Car reviews - Mitsubishi - Pajero Sport - range
Cabin refinement, torque spread, clever auto, versatile 4WD system, cargo space, off-road ability, pricing.
Room for improvement
Rear end looks, small fuel tank, narrow front footwell, thick D-pillar.
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3 Dec 2015
SPORTING the new-look face of the brand, the Pajero Sport cuts a sharp figure from the front, but it is the curtailed rump that is more polarising.
Some like the vertical tail lights (which are reminiscent of the Jaguar XJ) and the receding rear, while others are less enamoured with a look that mimics the cabin line of the Triton.
Exercising its off-road ability in sand hill runs near Newcastle with just under half the normal road pressures in the tyres, the new Mitsubishi had little trouble traversing in low range.
The electronic brain of the 4WD system directs traction to good effect and the eight-speed automatic transmission was similarly impressive, for both its smoothness and ratio selection, plying the available torque well in the sandy terrain.
The new Thai-built wagon rarely felt under stress and felt unlikely to get into any sand-based strife, provided it was driven with the appropriate care and finesse.
The first highway leg showed impressive refinement, with very little wind or engine noise well-muted for those in the cabin.
At the posted 110km/h speed limit the Pajero Sport was ticking over just under 1800rpm in top gear, with the average nearer to seven litres per 100km, a number which rose to 9.0-litres during the off-road section and topped out at 9.4L/100kmTraffic snarls were not going to help the fuel economy figure either (given the absence of stop-start), but at the end of the drive program we clocked a 9.0L/100km figure - a larger fuel tank would be a worthwhile consideration for the model update but the fuel use is not intolerable given the nature of the journey and kerb weight.
The cloth-trimmed base model was chosen for the second off-road section, which covered rutted rocky fire trails and faster unsealed roads the features list is trimmed of the automatic wipers and headlights, heated front seats, dual zone climate control and a rear differential lock, but the latter wasn't missed during the off road sojourn.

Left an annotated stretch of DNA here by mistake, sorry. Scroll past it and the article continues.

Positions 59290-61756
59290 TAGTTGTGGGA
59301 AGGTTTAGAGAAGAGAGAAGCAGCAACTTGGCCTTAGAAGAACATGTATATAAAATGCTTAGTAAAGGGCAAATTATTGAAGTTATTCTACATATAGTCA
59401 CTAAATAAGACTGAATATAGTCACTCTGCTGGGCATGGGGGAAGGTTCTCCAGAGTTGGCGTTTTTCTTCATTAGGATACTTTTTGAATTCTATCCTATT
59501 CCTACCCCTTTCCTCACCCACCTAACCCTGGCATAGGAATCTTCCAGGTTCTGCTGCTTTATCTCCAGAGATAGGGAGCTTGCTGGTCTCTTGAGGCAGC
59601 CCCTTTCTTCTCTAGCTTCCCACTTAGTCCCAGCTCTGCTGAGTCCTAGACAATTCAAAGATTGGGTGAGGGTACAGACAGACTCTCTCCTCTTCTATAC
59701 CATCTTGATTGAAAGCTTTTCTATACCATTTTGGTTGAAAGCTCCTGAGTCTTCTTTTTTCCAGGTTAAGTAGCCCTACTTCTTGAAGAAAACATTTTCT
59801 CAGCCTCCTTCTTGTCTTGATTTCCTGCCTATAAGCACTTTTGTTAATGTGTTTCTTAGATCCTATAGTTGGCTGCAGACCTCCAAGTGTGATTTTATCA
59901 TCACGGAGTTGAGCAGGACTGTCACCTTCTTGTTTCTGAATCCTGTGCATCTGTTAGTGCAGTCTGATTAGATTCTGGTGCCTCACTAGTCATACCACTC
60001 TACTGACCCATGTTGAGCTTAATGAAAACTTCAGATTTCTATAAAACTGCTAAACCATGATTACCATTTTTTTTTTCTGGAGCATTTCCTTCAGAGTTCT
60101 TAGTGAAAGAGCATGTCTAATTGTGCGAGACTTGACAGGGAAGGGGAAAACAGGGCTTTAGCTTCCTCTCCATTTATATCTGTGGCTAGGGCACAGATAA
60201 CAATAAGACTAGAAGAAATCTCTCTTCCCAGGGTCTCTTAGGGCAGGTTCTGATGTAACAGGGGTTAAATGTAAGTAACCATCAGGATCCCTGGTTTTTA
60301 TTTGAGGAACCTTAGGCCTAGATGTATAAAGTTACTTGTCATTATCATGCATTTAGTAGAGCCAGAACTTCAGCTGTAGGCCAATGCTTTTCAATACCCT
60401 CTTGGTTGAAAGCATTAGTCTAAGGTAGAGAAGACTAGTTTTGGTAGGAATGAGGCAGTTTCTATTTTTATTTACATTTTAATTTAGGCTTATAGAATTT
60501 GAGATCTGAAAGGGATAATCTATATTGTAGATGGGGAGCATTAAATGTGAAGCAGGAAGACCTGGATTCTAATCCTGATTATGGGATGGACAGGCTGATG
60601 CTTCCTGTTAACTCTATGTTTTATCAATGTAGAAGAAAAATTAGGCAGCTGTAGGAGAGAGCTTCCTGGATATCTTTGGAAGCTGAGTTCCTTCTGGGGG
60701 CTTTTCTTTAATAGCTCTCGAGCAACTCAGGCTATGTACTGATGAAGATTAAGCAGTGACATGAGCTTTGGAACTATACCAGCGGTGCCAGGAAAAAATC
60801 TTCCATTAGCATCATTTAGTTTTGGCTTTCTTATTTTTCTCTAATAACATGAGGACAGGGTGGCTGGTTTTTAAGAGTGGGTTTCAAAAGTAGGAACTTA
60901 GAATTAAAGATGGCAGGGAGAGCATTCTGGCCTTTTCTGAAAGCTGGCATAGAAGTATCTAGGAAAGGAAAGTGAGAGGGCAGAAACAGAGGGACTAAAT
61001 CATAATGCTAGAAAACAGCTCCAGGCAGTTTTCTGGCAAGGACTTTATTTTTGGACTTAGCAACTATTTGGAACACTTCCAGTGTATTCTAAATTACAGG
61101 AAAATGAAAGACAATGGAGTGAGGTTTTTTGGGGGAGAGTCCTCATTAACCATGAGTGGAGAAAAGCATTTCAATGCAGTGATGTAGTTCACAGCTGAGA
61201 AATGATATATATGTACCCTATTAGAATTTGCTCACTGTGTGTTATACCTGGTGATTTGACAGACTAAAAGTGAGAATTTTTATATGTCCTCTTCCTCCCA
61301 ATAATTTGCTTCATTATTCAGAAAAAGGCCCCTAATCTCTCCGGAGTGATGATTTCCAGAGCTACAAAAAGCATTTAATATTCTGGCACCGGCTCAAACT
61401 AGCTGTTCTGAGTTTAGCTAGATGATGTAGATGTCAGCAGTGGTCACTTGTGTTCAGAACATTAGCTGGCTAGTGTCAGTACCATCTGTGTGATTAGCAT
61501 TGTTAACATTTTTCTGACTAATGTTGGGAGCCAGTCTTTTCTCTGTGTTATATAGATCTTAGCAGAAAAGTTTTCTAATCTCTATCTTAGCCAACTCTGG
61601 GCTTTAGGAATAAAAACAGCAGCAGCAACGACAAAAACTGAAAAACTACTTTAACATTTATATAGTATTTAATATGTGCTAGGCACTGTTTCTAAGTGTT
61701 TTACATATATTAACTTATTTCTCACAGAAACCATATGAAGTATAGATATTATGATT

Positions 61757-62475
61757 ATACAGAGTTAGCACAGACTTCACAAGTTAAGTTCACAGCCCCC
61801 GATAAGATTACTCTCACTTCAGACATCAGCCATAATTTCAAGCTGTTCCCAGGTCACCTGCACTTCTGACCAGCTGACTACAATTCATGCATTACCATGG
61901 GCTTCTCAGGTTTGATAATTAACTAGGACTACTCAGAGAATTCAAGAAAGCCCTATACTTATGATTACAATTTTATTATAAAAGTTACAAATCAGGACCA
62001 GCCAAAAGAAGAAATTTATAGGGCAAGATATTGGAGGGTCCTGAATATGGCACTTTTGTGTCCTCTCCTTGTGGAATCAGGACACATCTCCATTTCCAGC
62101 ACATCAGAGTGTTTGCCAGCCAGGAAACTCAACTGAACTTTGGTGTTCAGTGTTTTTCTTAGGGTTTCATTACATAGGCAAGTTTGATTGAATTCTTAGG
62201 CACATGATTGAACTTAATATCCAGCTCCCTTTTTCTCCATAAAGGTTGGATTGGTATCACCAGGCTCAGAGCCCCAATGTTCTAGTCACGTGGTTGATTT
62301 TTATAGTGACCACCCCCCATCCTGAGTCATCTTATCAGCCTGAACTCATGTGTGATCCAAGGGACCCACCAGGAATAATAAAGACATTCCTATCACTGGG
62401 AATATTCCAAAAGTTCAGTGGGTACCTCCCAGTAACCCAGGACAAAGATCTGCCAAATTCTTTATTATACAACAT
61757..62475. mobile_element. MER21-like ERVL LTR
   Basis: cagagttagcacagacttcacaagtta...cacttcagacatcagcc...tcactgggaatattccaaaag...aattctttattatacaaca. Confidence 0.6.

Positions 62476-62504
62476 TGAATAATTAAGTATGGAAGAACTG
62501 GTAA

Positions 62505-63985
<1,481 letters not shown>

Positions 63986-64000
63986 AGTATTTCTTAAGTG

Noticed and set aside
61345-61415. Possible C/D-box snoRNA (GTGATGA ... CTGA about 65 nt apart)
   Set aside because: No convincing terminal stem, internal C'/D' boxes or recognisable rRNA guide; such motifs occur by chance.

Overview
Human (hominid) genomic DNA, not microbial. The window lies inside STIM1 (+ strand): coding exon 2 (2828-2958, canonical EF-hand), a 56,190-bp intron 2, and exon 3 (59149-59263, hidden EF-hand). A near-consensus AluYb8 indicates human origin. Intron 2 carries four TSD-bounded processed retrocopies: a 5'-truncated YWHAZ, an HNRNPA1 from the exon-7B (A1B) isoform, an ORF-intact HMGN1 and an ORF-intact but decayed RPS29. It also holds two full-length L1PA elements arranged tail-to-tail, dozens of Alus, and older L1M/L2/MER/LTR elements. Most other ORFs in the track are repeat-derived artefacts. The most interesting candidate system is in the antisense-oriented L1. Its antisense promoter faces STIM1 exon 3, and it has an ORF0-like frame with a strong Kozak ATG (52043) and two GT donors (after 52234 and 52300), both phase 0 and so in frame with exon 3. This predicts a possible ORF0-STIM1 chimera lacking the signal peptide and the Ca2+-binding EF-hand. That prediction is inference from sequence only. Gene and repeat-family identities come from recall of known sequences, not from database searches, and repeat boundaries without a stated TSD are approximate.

Unlike some rivals with a similar number of ratios, the eight speed is well calibrated and makes good use of the 430Nm of torque, resisting the temptation to hunt through the gears too frequently.
The base model's cloth trim didn't degrade the overall cabin feel from the mid and high-spec leather trimmed cabin, and the base model's impressive standard features list would suggest it will gather plenty of business.
Front occupants get access to the touchscreen controls for the app-based infotainment system, which is far more user friendly than previous Mitsubishi systems.
Head and legroom are adequate, although width at the knee level has been sacrificed for the sake of styling.
The centre console's chrome-look edges continue up into the dashboard and down the transmission tunnel and perhaps should have been halted before reaching the tunnel, for a little extra width in the knee region.
Rear seat head and leg room is sufficient to seat the 191cm driver, although the high floor means knees are raised further than ideal, but four average sized adults would be well accommodated.
Cargo space is considerable at 673 litres and is marred only by the absence of a powered tailgate, something that's fast becoming commonplace in the segment.
The driver is well catered for, with good sized mirrors (including blind spot warning on the Exceed), something that's handy given the rear three-quarter vision is restricted by the rising window line and thick rear pillar the standard rear camera and sensors range-wide does offset that to some extent.
The two USB ports, an HDMI input and the second 12-volt outlet within the centre console are a little difficult to access, but once hard-wire-connected the phone system offers easy access to the smartphone features, including dictating SMS and app-based navigation.
The off-road component of the drive program also showed the Pajero Sport is not afraid of getting mud in the wheel arches, with minimal complaint over rougher fire trails and little in the way of scrabbling for grip despite compromise "all-terrain" tyres.
Good angles and underbody protection (although some components still looked a little vulnerable) meant the rocky rutted tracks were tackled with confidence, with good engine braking from the clever auto's first gear in low range, meaning hill descent control was superfluous to requirements for the steep downhill section.
Mitsubishi's new challenger in the segment starts with a price win, being almost $3000 below the entry-level Toyota Fortuner, the Holden Colorado7 and just pips the Isuzu MU-X base-model by $600.
Ford's more-expensive Ranger-based Everest starts at $54,990, a pricetag higher than that of the flagship Pajero Sport Exceed, which asks $52,750 - the Mitsubishi combatant in this segment has the road manners, towing rating and off-road cred to win it many fans.
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